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Publication numberUS7727796 B2
Publication typeGrant
Application numberUS 11/796,104
Publication dateJun 1, 2010
Filing dateApr 26, 2007
Priority dateApr 26, 2007
Fee statusPaid
Also published asUS20080265358
Publication number11796104, 796104, US 7727796 B2, US 7727796B2, US-B2-7727796, US7727796 B2, US7727796B2
InventorsHeikki Johannes Sipilä, Hans Andersson, Seppo Nenonen, Juha Jouni Kalliopuska
Original AssigneeOxford Instruments Analytical Oy
Export CitationBiBTeX, EndNote, RefMan
External Links: USPTO, USPTO Assignment, Espacenet
Method for patterning detector crystal using Q-switched laser
US 7727796 B2
Abstract
A semiconductor radiation detector crystal is patterned by using a Q-switched laser to selectively remove material from a surface of said semiconductor radiation detector crystal, thus producing a groove in said surface that penetrates deeper than the thickness of a diffused layer on said surface.
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Claims(11)
1. A method for patterning a semiconductor radiation detector crystal, comprising:
selectively removing material from a surface of a semiconductor radiation detector crystal comprising cadmium telluride, thus producing a groove in said surface that penetrates deeper than the thickness of a diffused layer of indium on said surface, wherein said thickness is the original thickness of said diffused layer of indium after diffusing.
2. A method according to claim 1, comprising isolating an island of diffused material on said surface from other parts of said surface by producing a groove that constitutes a closed curve around said island of diffused material.
3. A method according to claim 2, comprising isolating a plurality of islands of diffused material on said surface from each other, and making independent electric contacts to a number of islands so isolated, said independent electric contact being adapted to enable measuring an amount of charge collected by each of said number of islands separately.
4. A method according to claim 2, comprising isolating a portion of diffused material on said surface from a remainder of said surface with a guard ring that comprises a groove in the form of a closed curve around said portion of diffused material on said surface.
5. A method according to claim 1, wherein the selective removing of material is accomplished by focusing a Q-switched laser into a focal point on said surface and moving the focal point in relation to said semiconductor radiation detector crystal.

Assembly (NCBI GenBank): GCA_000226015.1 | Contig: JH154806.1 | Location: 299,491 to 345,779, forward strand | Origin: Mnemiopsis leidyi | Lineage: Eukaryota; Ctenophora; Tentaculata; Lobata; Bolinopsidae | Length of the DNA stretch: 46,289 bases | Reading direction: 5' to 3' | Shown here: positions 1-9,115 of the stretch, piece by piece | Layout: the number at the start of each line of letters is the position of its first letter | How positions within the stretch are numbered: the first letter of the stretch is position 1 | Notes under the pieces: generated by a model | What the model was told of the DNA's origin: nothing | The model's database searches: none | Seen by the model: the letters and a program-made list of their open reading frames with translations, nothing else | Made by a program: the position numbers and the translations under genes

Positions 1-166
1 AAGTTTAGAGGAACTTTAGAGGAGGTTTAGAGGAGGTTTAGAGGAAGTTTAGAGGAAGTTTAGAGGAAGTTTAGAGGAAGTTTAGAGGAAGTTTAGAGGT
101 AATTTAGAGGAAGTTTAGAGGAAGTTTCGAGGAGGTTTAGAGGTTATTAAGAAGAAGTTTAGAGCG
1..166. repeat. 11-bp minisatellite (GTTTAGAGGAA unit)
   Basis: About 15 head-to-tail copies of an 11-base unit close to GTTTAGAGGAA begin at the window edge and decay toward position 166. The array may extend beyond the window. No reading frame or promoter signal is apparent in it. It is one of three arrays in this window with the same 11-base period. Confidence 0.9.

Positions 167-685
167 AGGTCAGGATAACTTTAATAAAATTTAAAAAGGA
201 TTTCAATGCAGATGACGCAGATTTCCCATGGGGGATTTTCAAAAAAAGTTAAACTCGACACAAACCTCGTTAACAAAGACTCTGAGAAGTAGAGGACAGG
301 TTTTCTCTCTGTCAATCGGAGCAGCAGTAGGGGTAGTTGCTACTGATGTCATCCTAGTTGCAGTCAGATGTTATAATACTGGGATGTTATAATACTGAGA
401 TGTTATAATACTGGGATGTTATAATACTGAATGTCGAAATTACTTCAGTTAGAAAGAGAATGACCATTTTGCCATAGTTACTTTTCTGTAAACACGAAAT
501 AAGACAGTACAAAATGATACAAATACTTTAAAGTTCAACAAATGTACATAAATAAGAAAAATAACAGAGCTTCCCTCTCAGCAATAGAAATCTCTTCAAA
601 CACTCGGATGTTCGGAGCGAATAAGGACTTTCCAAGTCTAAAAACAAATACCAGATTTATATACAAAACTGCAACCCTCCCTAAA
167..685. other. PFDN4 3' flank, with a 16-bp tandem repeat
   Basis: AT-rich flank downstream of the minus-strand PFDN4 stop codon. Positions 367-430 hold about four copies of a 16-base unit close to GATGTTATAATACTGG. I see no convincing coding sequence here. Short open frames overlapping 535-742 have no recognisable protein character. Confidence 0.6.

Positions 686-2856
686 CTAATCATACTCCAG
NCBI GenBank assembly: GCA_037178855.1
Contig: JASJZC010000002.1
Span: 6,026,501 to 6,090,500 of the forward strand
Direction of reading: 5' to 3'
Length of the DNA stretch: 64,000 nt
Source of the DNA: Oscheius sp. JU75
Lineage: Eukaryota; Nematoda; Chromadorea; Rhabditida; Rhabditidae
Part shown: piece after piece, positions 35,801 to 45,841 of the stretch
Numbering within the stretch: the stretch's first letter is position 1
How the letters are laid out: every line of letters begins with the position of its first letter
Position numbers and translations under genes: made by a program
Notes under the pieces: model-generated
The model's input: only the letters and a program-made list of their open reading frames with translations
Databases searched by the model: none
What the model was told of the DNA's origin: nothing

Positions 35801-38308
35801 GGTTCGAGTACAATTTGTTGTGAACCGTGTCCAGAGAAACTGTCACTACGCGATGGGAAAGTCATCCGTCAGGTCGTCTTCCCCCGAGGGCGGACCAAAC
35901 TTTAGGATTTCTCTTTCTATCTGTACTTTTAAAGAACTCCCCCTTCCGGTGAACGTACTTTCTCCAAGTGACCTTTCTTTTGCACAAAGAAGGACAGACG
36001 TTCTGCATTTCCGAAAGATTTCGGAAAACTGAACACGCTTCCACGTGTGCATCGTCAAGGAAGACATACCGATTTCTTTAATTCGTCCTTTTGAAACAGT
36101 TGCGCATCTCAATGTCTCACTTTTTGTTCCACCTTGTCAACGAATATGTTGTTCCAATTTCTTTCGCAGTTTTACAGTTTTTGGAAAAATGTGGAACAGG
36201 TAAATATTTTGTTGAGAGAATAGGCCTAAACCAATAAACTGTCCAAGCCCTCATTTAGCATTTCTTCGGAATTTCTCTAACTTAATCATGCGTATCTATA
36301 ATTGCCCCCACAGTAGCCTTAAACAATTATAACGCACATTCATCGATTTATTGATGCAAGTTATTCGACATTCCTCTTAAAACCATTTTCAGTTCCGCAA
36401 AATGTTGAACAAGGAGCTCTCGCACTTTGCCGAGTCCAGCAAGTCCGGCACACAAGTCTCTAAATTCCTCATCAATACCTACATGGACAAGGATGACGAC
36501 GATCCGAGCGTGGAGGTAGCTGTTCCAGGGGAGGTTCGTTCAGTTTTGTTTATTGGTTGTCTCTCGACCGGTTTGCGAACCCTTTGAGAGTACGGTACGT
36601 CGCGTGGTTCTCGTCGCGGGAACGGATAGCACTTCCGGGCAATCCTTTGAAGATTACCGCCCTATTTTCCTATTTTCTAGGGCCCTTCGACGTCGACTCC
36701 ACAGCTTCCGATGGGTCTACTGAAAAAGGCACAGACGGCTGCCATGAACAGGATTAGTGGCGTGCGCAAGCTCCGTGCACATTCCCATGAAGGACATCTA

6. A method according to claim 5, comprising:
using wet etching to remove material from a groove produced with said Q-switched laser.
7. A method according to claim 6, comprising:
prior to using said Q-switched laser to selectively remove material from said surface, covering said surface with a resist
using said Q-switched laser to selectively remove both resist and material of said semiconductor radiation detector crystal to produce said groove, and leaving a portion of resist intact on a portion of said surface, and
utilizing said portion of resist that was left intact to protect said portion of said surface during said wet etching.
8. A method according to claim 1, wherein the selective removing of material is accomplished by mechanically sawing off material.
9. A method according to claim 1, comprising selectively removing material from said surface by plasma etching.
10. A method for patterning a semiconductor radiation detector crystal, comprising:
covering a surface of said semiconductor radiation detector crystal with a layer of hardened resist,
selectively removing material from said surface with a method that penetrates and removes hardened resist from those parts of said surface from which material is selectively removed, at the same time when said material is selectively removed, thus producing a groove in said surface that penetrates deeper than the thickness of a diffused layer on said surface, and
cleaning said groove with an etching method that leaves resist-covered parts of said surface unetched.
11. A method according to claim 10, wherein said method that penetrates and removes said hardened resist is one of: focusing a Q-switched laser into a focal point on said surface and moving the focal point in relation to said semiconductor radiation detector crystal; mechanically sawing off material from said surface.
Description
TECHNICAL FIELD

The invention concerns in general the technology of solid-state semiconductor-based radiation detectors. Especially the invention concerns the problem of patterning a detector element, which essentially consists of a semiconductor piece with a PN junction on one side.

BACKGROUND OF THE INVENTION

The use of solid-state radiation detectors is based on exposing a semiconductor piece to incoming radiation. The interaction of a received photon with the semiconductor material creates a number of electron/hole pairs, also referred to as free charge carriers. At least one species of free charge carriers are accumulated to electrodes connected to the semiconductor material, and the amount of electric charge thus collected is measured. The total amount of collected charge reveals the original energy of the received photon. If the detector has spatial resolution, detecting the location at which the charge cloud was created enables using the measurement results for imaging. The semiconductor piece is often referred to as the crystal, because detectors of best quality require a single-crystal semiconductor piece with as few lattice faults as possible.